Gets the profile of $source, applies it to $target, and returns the resulting string.

You can also specify words that should be excluded both in the input string and the target string:

    copy_profile(
                    from    => $source,
                    to      => $target,
                    exclude => $array_ref,
                    strict  => $strict,
                );

This is just a convenience function. If copy_profile cannot determine the profile of the source string, it will leave unchanged the target string. If you need more control, you should use the get_profile and set_profile functions.

NOTES:

When these functions process excluded words, they also consider compound words that include them, like "Internet-based" or "I've".

The list of excluded words is case-sensitive (i.e., if you exclude the word 'MP3', its lowercase version, 'mp3', won't be excluded unless you add it to the list).

EXAMPLES ^

    use String::CaseProfile qw(
                                get_profile
                                set_profile
                                copy_profile
                               );
    use Encode;
    
    my @strings = (
                    'Entorno de tiempo de ejecución',
                    'è un linguaggio dinamico',
                    'langages dérivés du C',
                  );


    # Encode strings as utf-8, if necessary
    my @samples = map { decode('iso-8859-1', $_) } @strings;

    my $new_string;


    # EXAMPLE 1: Get the profile of a string
    
    my %profile = get_profile( $samples[0] );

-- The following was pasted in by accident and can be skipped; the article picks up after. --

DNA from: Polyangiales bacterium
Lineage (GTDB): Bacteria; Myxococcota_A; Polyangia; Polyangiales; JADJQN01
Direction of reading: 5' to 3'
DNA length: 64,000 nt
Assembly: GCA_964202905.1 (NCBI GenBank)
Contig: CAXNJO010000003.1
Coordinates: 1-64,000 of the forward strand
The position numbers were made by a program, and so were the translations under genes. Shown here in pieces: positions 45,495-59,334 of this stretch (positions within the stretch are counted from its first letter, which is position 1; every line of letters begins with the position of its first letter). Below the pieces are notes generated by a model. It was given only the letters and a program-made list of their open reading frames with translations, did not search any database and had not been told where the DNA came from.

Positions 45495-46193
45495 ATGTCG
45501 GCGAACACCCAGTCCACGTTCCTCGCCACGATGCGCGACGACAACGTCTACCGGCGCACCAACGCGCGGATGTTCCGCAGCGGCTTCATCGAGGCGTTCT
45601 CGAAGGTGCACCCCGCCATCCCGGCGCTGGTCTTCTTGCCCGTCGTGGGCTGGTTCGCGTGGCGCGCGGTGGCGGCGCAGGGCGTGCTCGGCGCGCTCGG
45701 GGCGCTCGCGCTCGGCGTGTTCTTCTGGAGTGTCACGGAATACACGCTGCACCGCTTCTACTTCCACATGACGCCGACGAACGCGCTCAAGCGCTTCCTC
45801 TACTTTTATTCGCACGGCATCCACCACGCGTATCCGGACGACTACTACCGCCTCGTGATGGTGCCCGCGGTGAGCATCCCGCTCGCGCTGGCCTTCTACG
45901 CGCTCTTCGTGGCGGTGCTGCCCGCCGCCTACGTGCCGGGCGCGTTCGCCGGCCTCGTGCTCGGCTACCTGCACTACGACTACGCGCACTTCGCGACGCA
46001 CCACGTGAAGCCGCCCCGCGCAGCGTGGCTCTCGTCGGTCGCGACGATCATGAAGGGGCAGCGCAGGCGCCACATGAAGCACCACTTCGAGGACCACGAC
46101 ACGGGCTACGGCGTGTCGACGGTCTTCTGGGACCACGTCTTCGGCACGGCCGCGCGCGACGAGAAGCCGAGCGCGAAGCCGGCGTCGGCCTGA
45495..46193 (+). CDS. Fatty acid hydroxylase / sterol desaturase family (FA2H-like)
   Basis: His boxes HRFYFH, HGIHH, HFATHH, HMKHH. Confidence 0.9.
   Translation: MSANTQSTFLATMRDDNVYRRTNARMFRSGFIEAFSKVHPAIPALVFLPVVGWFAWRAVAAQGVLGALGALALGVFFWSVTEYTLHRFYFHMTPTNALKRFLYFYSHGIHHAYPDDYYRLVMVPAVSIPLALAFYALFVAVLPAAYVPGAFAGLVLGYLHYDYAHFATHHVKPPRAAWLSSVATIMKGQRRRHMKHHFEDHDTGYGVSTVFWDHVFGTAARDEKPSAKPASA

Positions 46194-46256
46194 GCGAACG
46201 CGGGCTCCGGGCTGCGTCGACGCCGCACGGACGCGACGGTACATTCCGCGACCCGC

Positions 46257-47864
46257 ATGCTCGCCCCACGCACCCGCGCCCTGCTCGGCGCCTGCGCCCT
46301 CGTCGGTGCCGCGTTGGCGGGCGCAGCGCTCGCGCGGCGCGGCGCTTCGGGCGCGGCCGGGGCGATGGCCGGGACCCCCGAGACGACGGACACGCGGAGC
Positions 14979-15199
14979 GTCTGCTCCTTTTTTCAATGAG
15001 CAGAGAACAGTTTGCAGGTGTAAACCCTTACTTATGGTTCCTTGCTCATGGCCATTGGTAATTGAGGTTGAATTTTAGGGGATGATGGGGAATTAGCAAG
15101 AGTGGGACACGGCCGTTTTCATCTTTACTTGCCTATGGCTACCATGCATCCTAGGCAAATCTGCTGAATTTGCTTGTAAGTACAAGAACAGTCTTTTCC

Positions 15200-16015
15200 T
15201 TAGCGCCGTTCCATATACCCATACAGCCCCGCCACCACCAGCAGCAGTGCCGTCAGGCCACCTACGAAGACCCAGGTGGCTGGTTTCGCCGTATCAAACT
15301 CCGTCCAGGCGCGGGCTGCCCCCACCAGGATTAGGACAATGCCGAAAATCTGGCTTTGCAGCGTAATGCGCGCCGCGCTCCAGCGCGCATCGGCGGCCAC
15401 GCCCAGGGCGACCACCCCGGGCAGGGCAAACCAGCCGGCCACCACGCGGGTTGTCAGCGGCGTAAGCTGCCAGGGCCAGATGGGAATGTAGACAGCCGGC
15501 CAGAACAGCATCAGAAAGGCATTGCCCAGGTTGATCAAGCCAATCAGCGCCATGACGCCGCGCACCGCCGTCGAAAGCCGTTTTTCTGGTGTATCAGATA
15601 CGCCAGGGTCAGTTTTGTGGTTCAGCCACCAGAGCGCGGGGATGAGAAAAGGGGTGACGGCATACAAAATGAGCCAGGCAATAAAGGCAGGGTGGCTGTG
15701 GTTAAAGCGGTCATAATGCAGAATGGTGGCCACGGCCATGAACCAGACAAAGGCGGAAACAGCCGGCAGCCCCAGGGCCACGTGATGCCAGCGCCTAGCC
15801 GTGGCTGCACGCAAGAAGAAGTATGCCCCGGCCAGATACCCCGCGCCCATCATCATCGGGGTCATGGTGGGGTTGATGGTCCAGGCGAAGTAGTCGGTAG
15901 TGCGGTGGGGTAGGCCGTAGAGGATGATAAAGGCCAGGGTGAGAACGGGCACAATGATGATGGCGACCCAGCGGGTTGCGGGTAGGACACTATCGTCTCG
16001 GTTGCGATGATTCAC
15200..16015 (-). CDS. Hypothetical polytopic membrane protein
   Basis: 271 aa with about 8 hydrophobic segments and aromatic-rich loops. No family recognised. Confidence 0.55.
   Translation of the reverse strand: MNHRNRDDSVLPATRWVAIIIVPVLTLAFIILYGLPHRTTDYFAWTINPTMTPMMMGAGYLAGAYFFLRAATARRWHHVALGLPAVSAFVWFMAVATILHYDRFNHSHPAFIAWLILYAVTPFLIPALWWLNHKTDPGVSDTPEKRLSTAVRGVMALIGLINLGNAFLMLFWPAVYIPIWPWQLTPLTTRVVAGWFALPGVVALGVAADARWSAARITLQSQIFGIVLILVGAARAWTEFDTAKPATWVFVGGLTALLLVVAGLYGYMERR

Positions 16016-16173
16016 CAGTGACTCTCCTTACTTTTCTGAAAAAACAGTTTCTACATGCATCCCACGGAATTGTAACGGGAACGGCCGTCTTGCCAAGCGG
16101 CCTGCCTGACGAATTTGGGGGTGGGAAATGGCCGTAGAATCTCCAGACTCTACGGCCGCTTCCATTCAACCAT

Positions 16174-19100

print "$profile{string_type}\n";   # prints '1st_uc'
    my @types = $profile{string_type}; # 1st_uc all_lc all_lc all_lc all_lc
    my @words = $profile{words};       # returns an array of hashes



    # EXAMPLE 2: Get the profile of a string and apply it to another string
    
    my $ref_string1 = 'REFERENCE STRING';
    my $ref_string2 = 'Another reference string';

    $new_string = set_profile( $samples[1], get_profile( $ref_string1 ) );
    # The current value of $new_string is 'È UN LINGUAGGIO DINAMICO'

    $new_string = set_profile( $samples[1], get_profile( $ref_string2 ) );
    # Now it's 'È un linguaggio dinamico'
    
    # Alternative, using copy_profile
    $new_string = copy_profile( from => $ref_string1, to => $samples[1] );
    $new_string = copy_profile( from => $ref_string2, to => $samples[1] );



    # EXAMPLE 3: Change a string using several custom profiles

    my %profile1 = ( string_type  => 'all_uc' );
    
    $new_string = set_profile( $samples[2], %profile1 );
    # $new_string is 'LANGAGES DÉRIVÉS DU C'
    
    my %profile2 = ( string_type => 'all_lc', force_change => 1 );
    
    $new_string = set_profile( $samples[2], %profile2 );
    # $new_string is 'langages dérivés du c'
    
    my %profile3 = (
                    custom  => {
                                default => 'all_lc',
                                index   => { '1'  => 'all_uc' }, # 2nd word
                               }
                   );
    
    $new_string = set_profile( $samples[2], %profile3 );
    # $new_string is 'langages DÉRIVÉS du C'